Anyway, it's not only these charming creatures that are happy to see tourists. Selling souvenirs, gadgets is quite a profitable activity here from what we observed.
A must-see in Nara is the aforementioned temple Todaiji, More specifically, the entire complex of temples including the monastery. It was built in 752 and at one time became the main and most influential Buddhist temple in Japan.
The entrance to the temple is through a monumental wooden gate Nandaimon. More than 25 meters high and 29 meters wide gives you a foretaste of what awaits you once you cross it. The gate houses the temple guards – two menacing-looking statues, but they are not currently visible from the front, only from inside the gate.
After crossing the gate and walking about 250 meters, we arrived at another gate, behind which we were shown the Great Buddha Pavilion (jap. Daibutsuden). Not only is the Great Buddha a huge pavilion, as the building itself is considered one of the largest wooden buildings in the world.
What's more, the bronze Buddha statue inside is one of the largest statues of its kind (16m tall, although some sources say "only" 15m).
In addition to the Great Buddha Pavilion, there are many other smaller buildings in and around the complex, such as the Nigatsudo Pavilion, Todaiji Museum, Nara National Museum, Hokkedo Pavilion. In addition, many can be reached by paths Nara Park, Where, of course, we are accompanied by fallow deer.
After feeding the animals, we got hungry ourselves. After a few days of experimenting with Japanese cuisine, we decided to see what the local McDonald's had on offer. Of course, the menu includes teriyaki burgers, but also more traditional and familiar sandwiches. Unfortunately, they do not in any way compare to the local "burger shops" about which in future posts…
Then, after replenishing the necessary calories, we returned to Kyoto, where there were still plenty of places to explore waiting for us.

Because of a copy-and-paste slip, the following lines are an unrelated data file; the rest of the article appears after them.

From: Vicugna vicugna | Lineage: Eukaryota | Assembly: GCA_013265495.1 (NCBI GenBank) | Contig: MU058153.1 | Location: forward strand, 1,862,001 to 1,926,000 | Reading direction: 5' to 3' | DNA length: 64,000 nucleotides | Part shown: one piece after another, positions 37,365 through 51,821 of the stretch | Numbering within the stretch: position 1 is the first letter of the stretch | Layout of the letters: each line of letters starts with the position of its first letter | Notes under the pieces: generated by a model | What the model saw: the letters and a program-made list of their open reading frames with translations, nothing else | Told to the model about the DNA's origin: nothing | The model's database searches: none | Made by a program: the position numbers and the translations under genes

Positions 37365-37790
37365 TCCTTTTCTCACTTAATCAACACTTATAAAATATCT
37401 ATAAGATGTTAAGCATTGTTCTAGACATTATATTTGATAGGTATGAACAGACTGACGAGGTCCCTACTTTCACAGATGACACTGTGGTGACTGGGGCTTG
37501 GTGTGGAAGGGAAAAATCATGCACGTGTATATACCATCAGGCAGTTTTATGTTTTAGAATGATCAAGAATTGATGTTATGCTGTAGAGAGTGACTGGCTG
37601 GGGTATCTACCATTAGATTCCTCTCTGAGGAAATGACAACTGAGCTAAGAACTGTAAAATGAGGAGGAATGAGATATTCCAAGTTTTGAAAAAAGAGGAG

Arashiyama and Bamboo Forest
It was time to visit the western part of Kyoto, more specifically the district of Arashiyama. Something that interested us most in this area was the bamboo forest, But that's not the only thing worth seeing. This district can be reached by rail, line JR Sagano.
Of course, the first thing we did was head towards the famous bamboos. It was getting late, so there were few people, and we were able to walk leisurely and poke our heads high, high up.
Our standard is jumping pictures. Such and here could not be missing 😉
As we mentioned, there is much more to see in Arashiyama itself. Recommended by the guidebook was also Tenryuji temple Or the park with monkeys Iwatayama. However, we were already there in the evening and the attractions were already closed.
However, there are places that do not have opening hours such as the bridge of Togetsukyo (A very famous bridge built over 1000 years ago!) and historic street Saga-Toriimoto (A nice, typically Japanese street with low buildings). This is a place where time passes more slowly, people walk more quietly, there is a lot of greenery, and the surrounding wooded hills mark the natural boundaries of the city.
That concludes our sightseeing in Kyoto, and with that, we started packing, as the next leg of the trip lies ahead of us.
As we reminisced about Kyoto? A city of temples, chrams, traditional low-rise buildings, culture and history. In Kyoto you can see it at a glance. In Tokyo, modern skyscrapers come to the forefront, expanded roads, new technology at every turn. It is the contrast between these cities that makes it necessary to see them both.